Losers have often justified their defeat in terms of what might have been. Medway council believed being recognized as a city, rather than a series of towns (Rochester, Gillingham, Strood and Chatham), would have brought investment and jobs to the area.61 Dudley council said that success in the competition would have generated economic investment from businesses across the globe.62 How they could hope to know this is unclear, except as a general expectation, but there is a germ of truth in it for the simple reason that post-industrial world towns and cities have taken to re-inventing themselves as centres of business services such as finance, computer software, advertising and other professional, office-based, activities.63 One of the supporting documents for Sunderland's city status application in 1992 was a leaflet entitled ‘Sunderland Investor's Guide, Next Generation Industries’.
Whitehall has also seen economic advancement as an outcome, with competition guidelines raising questions about tourism and retailing, shops and other attractions, to see how well would-be cities are adapting to the new environment, perhaps by investing in cultural capital such as museums, art galleries, theatres and concert halls, sports stadia and leisure centres.64 Within this adaptation has been a renewed emphasis on historic significance and tourism, hence some of the other competition questions.65 Documents in the Sunderland pack in 1992 included A Visitor's Guide to Wearside, and Sunderland 1991 Holiday Guide. To counteract nostalgia, competitors also have to point to initiatives such as new buildings of striking design and high-quality finishing. Public art and night life are among other activities which are boosted in similar manner, including restaurants, night clubs and entertainments. Watersides (both former docks and canals) also have to be developed to clear away poor quality areas, but to bring in their place new forms of living and entertainment. The government was really looking to see which towns were achieving most.
How can the 2012 competition be summed up? Competitions were originally introduced in 1992 for English towns, but the admission of Scotland, Wales and Northern Ireland has changed the ground rules and, arguably, given English towns a distinct disadvantage. Bolton, Colchester, Croydon, Doncaster, Luton, Medway, Middlesbrough, Milton Keynes, Reading and Stockport all applied unsuccessfully in both 2002 and 2012. Several had applied also in 1992, perhaps most notably the bookmaker's favourite, Reading. Blackburn, Guildford, Ipswich, Northampton and Shrewsbury all applied in 1992, 2000 and 2002 but failed to stay the course to 2012. Some towns dropped out between 2000 and 2002, but others joined in, while some dropped out between 2002 and 2012 with others joining in. Altogether, 16 substantial English towns have applied three or four times in the past 20 years for city status without success, watching in the meantime places like St David's and St Asaph, Armagh, Lisburn and Newry overtaking them (Table 4).
Table 4: United Kingdom cities in 2012
City status is, in reality, a town hall honour. There is actually nothing to prevent towns from calling themselves cities, changing the headed notepaper, the website and the sign boards, and challenging the government to do something about it. Elgin, in Scotland, calls itself a city; Dunfermline quit entering the competitions, changed the sign boards and now calls itself a city; St Asaph called itself a cathedral city until it gained promotion (and so can be a city without the prefix ‘cathedral’ which had no constitutional meaning); Milton Keynes used to, but no longer does, call itself a city; and Medway has been rebuked by the Advertising Standards Agency for calling itself the City of Medway.66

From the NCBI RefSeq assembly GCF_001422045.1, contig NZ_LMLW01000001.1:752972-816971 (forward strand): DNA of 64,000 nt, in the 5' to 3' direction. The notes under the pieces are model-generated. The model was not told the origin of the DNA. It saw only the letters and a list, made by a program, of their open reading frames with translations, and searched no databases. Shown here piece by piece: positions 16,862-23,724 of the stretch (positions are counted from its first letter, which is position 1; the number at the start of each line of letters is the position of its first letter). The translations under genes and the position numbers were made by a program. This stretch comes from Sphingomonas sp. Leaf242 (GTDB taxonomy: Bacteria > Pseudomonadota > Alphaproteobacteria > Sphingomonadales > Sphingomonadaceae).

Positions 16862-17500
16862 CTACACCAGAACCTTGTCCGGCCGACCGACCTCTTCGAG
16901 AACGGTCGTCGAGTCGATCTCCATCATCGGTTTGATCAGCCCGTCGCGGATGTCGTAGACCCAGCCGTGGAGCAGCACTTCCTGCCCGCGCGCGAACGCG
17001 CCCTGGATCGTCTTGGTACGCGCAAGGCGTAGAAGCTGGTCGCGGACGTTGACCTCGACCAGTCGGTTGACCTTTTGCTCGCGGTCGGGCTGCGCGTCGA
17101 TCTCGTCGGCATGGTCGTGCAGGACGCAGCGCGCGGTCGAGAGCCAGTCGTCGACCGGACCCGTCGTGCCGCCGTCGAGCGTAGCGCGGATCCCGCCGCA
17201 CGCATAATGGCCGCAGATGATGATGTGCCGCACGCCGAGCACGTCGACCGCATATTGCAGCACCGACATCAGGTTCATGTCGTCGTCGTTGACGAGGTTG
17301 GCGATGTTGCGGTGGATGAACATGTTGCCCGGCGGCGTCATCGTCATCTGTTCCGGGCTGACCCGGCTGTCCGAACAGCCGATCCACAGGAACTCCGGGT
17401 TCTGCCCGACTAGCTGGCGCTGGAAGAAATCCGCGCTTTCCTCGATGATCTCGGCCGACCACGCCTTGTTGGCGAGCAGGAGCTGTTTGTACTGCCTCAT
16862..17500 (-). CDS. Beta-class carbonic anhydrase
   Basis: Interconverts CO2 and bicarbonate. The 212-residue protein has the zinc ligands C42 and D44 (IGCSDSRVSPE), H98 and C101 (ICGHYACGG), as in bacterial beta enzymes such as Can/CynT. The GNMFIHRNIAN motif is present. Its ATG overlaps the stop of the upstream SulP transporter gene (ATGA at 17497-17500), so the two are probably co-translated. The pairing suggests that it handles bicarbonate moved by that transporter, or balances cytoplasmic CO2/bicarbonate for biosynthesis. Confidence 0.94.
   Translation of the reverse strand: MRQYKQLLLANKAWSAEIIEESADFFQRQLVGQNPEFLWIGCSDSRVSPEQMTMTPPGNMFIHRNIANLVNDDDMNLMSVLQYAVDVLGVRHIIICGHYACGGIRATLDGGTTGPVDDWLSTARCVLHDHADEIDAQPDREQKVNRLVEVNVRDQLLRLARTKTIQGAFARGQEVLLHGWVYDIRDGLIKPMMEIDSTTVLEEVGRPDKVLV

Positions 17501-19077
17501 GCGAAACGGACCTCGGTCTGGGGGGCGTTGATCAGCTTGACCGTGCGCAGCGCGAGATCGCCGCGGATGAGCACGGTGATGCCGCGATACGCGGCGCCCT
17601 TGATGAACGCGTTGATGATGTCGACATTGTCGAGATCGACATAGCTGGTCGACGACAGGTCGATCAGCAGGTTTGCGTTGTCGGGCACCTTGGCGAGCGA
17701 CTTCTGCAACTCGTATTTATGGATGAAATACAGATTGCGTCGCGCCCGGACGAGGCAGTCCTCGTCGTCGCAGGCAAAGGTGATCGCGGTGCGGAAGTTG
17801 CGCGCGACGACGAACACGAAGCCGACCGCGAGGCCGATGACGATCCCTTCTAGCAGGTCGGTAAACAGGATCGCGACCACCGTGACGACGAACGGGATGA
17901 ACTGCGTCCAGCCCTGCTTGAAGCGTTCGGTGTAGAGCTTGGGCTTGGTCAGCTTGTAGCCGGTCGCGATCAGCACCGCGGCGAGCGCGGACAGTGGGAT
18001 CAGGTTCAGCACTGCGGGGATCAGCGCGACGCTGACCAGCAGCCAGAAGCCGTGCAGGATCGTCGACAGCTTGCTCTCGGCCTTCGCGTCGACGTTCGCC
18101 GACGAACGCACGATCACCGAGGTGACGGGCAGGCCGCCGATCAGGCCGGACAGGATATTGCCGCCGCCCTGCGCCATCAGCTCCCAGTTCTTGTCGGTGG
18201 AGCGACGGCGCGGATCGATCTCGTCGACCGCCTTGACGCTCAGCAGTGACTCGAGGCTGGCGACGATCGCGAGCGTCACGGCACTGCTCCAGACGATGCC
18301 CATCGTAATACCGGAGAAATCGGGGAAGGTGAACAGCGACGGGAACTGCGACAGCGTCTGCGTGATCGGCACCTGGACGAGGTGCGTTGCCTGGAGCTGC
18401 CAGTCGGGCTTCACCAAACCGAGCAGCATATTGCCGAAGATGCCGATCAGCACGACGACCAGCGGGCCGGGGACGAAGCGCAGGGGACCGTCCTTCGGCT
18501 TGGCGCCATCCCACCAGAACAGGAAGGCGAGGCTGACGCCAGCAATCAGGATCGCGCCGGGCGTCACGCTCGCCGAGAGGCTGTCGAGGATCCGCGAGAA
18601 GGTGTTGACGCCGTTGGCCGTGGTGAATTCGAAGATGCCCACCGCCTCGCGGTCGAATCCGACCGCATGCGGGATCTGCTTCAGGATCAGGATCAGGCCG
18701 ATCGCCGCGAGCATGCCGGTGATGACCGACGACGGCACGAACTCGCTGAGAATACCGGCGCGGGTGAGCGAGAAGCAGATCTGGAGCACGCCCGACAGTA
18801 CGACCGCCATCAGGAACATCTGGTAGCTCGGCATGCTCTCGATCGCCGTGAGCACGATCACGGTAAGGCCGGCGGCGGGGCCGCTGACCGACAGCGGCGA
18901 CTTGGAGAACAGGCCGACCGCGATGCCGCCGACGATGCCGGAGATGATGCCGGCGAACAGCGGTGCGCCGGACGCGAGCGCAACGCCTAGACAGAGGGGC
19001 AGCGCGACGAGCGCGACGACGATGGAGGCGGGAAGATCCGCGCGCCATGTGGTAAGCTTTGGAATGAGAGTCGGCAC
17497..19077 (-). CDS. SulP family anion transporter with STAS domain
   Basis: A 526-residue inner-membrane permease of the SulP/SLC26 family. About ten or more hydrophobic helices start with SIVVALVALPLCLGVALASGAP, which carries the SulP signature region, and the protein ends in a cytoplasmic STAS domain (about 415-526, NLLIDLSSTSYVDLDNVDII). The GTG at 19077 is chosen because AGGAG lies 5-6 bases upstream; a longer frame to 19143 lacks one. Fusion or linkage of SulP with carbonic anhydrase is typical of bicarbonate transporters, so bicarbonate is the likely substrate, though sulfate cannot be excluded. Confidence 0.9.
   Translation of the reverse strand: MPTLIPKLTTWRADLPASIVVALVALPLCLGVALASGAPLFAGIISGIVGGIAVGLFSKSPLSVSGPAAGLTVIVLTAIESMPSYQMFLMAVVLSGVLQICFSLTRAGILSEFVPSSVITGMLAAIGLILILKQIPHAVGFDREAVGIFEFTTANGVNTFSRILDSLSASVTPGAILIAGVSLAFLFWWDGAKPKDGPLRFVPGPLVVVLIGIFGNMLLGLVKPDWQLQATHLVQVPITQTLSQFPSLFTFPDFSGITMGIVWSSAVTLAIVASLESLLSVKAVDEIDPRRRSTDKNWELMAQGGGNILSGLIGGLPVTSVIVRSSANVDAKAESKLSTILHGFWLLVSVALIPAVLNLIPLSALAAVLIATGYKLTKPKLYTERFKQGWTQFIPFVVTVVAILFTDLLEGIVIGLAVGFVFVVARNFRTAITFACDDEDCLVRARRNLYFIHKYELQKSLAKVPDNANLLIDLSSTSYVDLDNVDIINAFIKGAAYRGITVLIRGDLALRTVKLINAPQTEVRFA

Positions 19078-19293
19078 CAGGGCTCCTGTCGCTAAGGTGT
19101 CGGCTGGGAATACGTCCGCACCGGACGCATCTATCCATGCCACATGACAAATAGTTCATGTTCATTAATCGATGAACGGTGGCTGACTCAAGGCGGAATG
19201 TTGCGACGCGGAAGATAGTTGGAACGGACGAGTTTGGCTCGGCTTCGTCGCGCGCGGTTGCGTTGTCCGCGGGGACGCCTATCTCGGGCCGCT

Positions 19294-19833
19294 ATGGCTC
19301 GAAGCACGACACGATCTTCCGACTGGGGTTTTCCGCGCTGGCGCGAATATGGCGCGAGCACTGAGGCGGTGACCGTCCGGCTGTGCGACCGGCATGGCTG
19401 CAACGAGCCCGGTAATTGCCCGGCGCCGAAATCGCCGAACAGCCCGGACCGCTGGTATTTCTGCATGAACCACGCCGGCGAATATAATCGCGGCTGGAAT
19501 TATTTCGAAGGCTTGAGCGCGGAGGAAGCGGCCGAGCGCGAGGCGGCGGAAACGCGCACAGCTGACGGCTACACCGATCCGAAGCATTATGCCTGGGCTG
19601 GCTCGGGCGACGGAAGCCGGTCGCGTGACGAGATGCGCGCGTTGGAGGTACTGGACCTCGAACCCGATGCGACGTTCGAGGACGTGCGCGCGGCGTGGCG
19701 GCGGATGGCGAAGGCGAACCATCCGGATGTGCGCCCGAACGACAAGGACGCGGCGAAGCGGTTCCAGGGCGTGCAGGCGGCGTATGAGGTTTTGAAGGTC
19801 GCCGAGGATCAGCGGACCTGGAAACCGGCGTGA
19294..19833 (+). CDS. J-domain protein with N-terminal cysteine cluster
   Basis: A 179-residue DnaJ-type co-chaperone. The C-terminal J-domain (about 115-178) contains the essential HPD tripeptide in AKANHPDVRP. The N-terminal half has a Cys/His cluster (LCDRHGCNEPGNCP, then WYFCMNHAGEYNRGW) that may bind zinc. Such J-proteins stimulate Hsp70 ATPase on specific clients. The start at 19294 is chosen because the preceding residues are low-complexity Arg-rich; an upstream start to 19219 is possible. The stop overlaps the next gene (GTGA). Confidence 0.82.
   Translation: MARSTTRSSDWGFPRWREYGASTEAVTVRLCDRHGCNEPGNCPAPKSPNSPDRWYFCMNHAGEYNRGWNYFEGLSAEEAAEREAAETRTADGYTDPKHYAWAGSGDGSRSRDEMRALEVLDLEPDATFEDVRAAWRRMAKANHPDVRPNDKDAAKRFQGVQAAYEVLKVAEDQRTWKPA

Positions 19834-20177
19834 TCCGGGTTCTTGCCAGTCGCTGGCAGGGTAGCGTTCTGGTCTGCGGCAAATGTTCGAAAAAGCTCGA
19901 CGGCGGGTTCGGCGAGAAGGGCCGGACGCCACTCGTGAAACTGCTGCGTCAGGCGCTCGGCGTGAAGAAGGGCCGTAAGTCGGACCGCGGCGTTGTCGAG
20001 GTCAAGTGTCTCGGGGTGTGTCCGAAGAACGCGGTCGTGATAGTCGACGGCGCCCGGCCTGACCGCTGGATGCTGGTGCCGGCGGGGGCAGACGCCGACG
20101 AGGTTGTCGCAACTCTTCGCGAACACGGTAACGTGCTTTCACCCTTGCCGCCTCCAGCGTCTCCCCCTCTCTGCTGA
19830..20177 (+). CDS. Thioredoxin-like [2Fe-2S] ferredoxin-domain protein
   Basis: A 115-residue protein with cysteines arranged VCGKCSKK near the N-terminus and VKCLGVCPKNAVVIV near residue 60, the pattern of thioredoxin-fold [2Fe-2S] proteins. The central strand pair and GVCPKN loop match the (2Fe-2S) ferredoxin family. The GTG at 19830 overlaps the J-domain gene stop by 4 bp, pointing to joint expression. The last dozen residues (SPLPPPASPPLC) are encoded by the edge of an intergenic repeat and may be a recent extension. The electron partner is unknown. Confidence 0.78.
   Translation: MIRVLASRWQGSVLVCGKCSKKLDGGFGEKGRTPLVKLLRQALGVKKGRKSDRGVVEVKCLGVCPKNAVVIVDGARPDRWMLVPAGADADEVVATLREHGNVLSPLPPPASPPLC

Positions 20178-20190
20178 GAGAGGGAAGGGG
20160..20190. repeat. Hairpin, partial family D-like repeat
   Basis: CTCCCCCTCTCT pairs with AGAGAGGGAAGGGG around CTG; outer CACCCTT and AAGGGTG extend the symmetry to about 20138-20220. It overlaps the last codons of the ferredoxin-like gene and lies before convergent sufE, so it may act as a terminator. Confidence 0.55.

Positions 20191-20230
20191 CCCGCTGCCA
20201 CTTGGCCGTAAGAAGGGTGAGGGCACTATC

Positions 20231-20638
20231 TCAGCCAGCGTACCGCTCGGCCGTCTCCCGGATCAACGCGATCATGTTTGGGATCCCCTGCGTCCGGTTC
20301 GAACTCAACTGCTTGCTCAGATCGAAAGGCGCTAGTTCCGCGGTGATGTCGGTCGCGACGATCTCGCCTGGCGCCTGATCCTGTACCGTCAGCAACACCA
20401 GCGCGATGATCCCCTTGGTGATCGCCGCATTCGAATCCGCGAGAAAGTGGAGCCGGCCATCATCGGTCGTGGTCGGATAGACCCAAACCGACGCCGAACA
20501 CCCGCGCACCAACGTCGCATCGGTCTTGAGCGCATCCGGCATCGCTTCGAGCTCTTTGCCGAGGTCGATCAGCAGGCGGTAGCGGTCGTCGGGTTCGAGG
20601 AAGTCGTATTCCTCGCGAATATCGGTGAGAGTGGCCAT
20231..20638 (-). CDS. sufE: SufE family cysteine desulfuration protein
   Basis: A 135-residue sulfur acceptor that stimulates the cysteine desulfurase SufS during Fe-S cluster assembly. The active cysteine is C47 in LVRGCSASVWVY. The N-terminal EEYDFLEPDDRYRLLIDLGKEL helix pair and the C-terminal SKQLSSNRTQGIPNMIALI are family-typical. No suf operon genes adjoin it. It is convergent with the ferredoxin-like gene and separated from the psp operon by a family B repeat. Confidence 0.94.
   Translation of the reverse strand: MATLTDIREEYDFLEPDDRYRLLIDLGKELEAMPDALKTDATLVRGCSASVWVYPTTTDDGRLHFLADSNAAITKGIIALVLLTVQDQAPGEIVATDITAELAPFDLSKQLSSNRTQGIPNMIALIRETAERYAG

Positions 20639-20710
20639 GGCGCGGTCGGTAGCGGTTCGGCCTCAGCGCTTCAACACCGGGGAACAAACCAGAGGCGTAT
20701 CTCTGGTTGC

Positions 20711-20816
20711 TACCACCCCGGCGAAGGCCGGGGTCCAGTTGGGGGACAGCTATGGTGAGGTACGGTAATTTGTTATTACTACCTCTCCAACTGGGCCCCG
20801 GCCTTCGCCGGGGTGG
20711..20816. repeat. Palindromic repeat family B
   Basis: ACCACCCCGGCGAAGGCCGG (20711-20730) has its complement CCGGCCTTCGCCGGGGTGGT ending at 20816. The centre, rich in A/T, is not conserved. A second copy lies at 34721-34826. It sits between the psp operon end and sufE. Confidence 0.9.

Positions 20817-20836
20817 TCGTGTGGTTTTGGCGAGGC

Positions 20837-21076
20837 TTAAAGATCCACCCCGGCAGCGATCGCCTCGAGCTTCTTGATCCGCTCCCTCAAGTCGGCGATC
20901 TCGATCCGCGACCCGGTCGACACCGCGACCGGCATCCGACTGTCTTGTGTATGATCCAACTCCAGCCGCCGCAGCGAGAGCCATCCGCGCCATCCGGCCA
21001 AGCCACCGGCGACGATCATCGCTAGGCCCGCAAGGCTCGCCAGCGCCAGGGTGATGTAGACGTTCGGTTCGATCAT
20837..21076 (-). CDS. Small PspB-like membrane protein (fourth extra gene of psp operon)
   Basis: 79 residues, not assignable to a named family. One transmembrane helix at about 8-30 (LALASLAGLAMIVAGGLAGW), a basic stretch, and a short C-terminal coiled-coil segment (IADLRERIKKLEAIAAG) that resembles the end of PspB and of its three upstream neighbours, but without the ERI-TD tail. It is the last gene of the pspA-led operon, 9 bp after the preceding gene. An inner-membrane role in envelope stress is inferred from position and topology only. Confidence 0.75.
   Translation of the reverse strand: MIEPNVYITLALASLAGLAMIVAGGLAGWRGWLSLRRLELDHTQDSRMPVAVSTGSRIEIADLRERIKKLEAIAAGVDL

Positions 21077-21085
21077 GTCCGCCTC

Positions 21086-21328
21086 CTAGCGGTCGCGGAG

Surprisingly, perhaps, the town hall movers and shakers remain reluctant to use the term ‘city’ unless they have the piece of parchment, but no one else seems too concerned. The Centre for Cities, an independent, non-partisan research and policy institute ‘committed to improving the economic performance of UK cities’, seems wholly unperturbed by such nit-picking. It utilizes data for ‘primary urban areas’ in its analysis, and includes 25 English towns which do not have city charters among the 64 urban areas that it covers. Perhaps significantly, all eight of the places it analyses in Scotland, Wales and Northern Ireland do have city charters, confirming the suggestion that it is English towns which have missed out on this particular form of civic boosterism.67
If there are real benefits to city status, including economic benefits, the only reason why towns are not freed from the constraints of being boroughs and towns rather than cities has to be related to political patronage: Labour Preston succeeded in 2002, and Conservative Chelmsford in 2012. Simon Burns, Conservative MP for Chelmsford, was quoted on the BBC website as being ‘delighted’ to hear that Chelmsford would become the first city in Essex. A decade previously, Burns had suggested in the Commons that New Labour ministers were ‘engaged in a cynical political fix’ to give the status only to towns in Labour strongholds, hence Preston's promotion in 2002. The Coalition seemingly took the first opportunity to ‘fix’ promotion for Burns’ Conservative Chelmsford, and in turn Burns happily took the credit.68
Perhaps this is pressing the issue too far. Technically, the term still refers to a grant from the monarch on receipt of a petition, just as it did in the days of King James I, but the way this is manipulated and the use of the term ‘city’ has changed out of all recognition. What began as a royal honour graciously bestowed, is now a title sought primarily to help to boost the standing and image of the new city or cities, nationally and particularly internationally. Hence, the competitive edge sought by individual entrants, and the efforts of public relations officers to ‘sell’ their town as a city. No doubt when the next city status competition is held, the leaders of Chelmsford, Perth and St Asaph will be wheeled out to say just how successful their cities have been since they were granted the title.